Jenn Miller is in her fifth year of full-time slow travel with her husband and four kids.They've cycled Europe & N.Africa, road tripped North and Central America, and are currently backpacking in Asia.You can follow their adventures at: http://www.edventureproject.com. ...Find out more!
Along with airfare, lodging is usually the most expensive part of any trip. Given the choice between a week at a five star resort or a month, perhaps longer, of self directed budget travel, for me, it’s a no brainer. Well into our fifth year of an open-ended world tour, with four kids, we’ve learned to get very creative in finding budget lodging that doesn’t feel like budget lodging. Here are five of our best kept secrets, that aren’t really secrets at all:
Agoda is a discount hotel site that specializes in selling off extra beds in everything from small family run two star places to swank five star resorts. It’s super easy to use: just type in your desired destination, with dates, and scroll through the list of options. It’s not unusual to score a room for up to 78% off of the rack rate price.
Our biggest success: A double room with a king sized bed, complete with fridge and an ocean view, right on the beach in Khao Lak, Thailand for $17 USD a night. With six of us, we got three rooms and stayed in luxury for less than typical hostel prices.
When we discovered that fully furnished houses could be rented, for a song, anywhere in the world we wanted to go, it revolutionized our travel. We’ve found the most authentic experiences to be those that involve living with the local population, getting off of the “hotel strip” and going deep instead of wide for a while. Holiday home rentals make this easy, and very affordable. FlipKey and Directline Holidays are two sites we’ve used, but there are many more; just google “holiday home rental” and you’ll see. The options are endless, from ultra-luxury villas to “local style” homes, you’ll find something within your budget if you spend some time looking. We’ve rented in Prague, Marseille, Hammam-Sousse, Tunisia, Guatemala, and all across the USA, to name a few.
Our biggest success: A waterfront property with a two bedroom house on over an acre of manicured tropical garden: our own coffee, lime, orange, avocado, banana, and orchids growing on the grounds. With a gardener to take care of it all and a night guard on the property we were well cared for. For us, this place was a splurge for six months of much needed R&R on Lago de Atitlan, in Guatemala. $850 USD per month= $28.30 per day=$4.72 per person per day. Not bad.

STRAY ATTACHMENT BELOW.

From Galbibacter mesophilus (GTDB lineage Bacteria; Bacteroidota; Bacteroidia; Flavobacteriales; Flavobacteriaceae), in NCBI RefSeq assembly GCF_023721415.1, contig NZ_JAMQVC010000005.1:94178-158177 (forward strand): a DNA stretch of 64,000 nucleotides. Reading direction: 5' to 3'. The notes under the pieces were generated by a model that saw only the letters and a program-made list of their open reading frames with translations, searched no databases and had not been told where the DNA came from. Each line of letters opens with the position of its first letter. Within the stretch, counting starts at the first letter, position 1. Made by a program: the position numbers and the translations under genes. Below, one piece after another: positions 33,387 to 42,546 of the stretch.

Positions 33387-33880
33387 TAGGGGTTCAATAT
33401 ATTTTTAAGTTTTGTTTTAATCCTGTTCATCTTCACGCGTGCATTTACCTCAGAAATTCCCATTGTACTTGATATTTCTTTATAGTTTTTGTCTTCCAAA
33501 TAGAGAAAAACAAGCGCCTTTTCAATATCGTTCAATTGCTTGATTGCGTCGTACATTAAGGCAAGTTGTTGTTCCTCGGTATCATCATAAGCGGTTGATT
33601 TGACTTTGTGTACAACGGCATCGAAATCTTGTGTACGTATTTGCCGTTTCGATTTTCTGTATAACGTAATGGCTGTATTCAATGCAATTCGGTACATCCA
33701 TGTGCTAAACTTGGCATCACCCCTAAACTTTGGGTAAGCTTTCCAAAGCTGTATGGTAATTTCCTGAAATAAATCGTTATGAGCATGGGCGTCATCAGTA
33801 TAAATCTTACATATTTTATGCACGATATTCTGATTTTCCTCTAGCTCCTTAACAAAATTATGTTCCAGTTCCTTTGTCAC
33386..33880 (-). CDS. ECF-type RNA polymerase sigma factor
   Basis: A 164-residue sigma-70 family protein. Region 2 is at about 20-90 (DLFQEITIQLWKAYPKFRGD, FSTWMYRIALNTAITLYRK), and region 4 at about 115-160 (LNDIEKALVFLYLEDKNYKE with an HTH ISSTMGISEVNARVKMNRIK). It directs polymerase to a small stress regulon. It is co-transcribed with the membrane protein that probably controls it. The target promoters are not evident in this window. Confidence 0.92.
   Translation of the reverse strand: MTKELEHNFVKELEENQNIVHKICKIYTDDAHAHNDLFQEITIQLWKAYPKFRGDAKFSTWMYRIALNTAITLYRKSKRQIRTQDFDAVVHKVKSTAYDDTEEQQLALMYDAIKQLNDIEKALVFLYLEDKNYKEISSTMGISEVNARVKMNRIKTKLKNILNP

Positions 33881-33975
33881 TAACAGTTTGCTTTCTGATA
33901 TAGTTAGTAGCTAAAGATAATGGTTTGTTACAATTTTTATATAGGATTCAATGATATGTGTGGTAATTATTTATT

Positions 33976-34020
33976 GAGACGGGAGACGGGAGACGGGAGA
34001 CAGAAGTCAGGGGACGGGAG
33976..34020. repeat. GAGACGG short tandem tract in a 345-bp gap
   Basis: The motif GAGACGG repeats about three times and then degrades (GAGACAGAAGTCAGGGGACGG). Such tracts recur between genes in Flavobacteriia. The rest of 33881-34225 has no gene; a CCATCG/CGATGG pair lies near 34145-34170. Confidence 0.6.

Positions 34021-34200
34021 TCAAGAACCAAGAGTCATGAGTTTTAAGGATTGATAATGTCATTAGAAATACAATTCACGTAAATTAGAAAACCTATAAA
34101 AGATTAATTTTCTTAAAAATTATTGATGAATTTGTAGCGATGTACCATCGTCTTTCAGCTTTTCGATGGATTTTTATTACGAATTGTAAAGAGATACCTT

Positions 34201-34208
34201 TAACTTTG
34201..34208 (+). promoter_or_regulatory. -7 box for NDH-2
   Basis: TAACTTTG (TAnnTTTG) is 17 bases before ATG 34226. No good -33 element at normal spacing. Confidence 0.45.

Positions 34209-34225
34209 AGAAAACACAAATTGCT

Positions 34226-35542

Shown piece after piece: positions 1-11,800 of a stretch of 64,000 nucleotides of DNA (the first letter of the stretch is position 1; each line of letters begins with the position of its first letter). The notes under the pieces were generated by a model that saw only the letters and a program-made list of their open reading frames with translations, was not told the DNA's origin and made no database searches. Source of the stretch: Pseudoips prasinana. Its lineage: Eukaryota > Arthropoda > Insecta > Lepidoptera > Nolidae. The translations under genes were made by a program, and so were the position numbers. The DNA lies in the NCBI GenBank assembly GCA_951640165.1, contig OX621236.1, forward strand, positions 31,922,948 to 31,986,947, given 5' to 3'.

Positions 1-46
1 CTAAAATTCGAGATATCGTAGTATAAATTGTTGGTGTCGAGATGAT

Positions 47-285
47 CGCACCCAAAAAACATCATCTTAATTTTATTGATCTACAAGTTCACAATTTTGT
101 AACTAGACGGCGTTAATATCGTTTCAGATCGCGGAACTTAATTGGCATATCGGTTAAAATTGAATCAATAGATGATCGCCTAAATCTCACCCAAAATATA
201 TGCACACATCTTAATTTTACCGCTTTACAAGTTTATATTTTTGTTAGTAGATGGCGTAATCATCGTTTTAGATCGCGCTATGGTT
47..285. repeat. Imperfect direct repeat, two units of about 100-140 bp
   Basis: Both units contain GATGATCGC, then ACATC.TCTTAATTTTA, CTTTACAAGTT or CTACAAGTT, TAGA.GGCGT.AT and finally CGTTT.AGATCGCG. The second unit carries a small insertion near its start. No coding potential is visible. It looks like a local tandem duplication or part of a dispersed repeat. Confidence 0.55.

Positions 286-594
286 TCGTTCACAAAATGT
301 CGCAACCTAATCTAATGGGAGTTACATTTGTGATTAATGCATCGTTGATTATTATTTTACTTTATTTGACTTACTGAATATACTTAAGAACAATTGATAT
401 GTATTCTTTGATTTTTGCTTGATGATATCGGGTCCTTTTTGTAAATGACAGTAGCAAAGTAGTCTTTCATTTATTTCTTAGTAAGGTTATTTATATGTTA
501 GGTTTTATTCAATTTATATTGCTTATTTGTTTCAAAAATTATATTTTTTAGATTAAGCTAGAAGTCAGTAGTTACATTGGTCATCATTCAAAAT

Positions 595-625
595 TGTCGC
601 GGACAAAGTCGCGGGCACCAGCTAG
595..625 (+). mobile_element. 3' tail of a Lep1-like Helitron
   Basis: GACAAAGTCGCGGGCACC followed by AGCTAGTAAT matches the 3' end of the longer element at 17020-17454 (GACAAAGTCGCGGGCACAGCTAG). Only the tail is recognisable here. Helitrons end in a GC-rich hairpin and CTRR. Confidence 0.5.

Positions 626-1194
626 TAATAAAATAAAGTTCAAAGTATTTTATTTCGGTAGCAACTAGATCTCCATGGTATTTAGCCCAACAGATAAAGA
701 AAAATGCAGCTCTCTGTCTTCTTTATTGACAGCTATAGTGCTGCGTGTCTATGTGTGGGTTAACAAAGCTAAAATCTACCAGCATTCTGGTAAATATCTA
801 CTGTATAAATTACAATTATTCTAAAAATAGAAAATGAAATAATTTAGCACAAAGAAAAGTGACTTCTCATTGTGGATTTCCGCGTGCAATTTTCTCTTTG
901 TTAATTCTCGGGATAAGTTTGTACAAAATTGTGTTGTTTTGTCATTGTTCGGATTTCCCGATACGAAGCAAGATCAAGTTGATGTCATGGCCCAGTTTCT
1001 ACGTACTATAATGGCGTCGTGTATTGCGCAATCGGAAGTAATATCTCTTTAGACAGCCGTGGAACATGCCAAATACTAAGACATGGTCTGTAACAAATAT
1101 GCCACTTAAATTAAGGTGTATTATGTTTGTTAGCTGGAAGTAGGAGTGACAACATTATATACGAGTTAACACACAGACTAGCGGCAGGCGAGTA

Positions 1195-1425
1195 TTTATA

Couch surfing is no big secret. Lots of people do it and it’s become a wonderful way tomeet other travelers, save a buck and live like a local in cool places. Did you know there’s a similar site that is directed specifically at cyclists? If you’re contemplating a bike tour then you need to check out warmshowers.org. You’ll find thousands of warm and welcoming fellow cycle enthusiasts all over the world who are ready to host you and perhaps take a ride with you as well. We cycled Europe and North Africa for a year in 2008-2009 and we made some dear friends from the complete strangers that took us in (even with all the kids!)
Our biggest success: It’s a tie: We spent a week in London, UK and another week in Rome, Italy with two of the coolest couples who were completely game for taking in four kids and were actually sad to see us leave! Estimating conservatively, if we spent $200 a night on hotel rooms in these two cities (we need 3 rooms, remember?) then these folks saved us $2800 USD. That’s almost a month’s travel budget for us.
This is my new favourite service. Granted, we haven’t actually replied to one of the ads yet, but that’s only because we haven’t had one come up that fits our plans at the moment (they are few and far between in Asia.) Caretaker Gazette is a paid service that provides listings of all sorts of properties and job or volunteer opportunities around the world. You’ll find everything from one week house sitting and pet care gigs in the south of France, to year long care of exotic and remote properties in trade for lodging, to high end jobs caring for the homes of the ultra-rich. At $35 USD a year, it’s a bargain if you only use it once!
Ads that have recently caught my eye: House & dog sitting in Jaibalito, Guatemala (the pueblo two over from the one we lived on. Volunteer work in Iceland. Caring for a castle complex in France (living in the gardener’s cottage). House sitting in Australia.
This is obvious to longer term travelers but often scary to most people. It shouldn’t come as a surprise that the best deals are not found on the internet. Those ads are geared toward the folks with a wad of cash to spend and two weeks to do it in. If you want a really great place to stay and you want to cut those online prices in half, or more, then show up in your desired location, crash at a cheap hostel for a week and pound the pavement. Ask restaurant and hotel owners, look for local bulletin boards, read the newspaper and Craig’s List classifieds for your area and rent a motorbike to spend a couple of days checking them out.
Our biggest success: Another tie: Just this week we’ve bagged a three bedroom house with a pool, within walking distance of the beach in Nai Yang, Thailand for $666 USD a month. That breaks down to $3.70 per person per day. In San Marcos, Guatemala, I found a backpacking friend the cutest little casita on an acre of avocado trees, with a stone wall for $75 USD a month.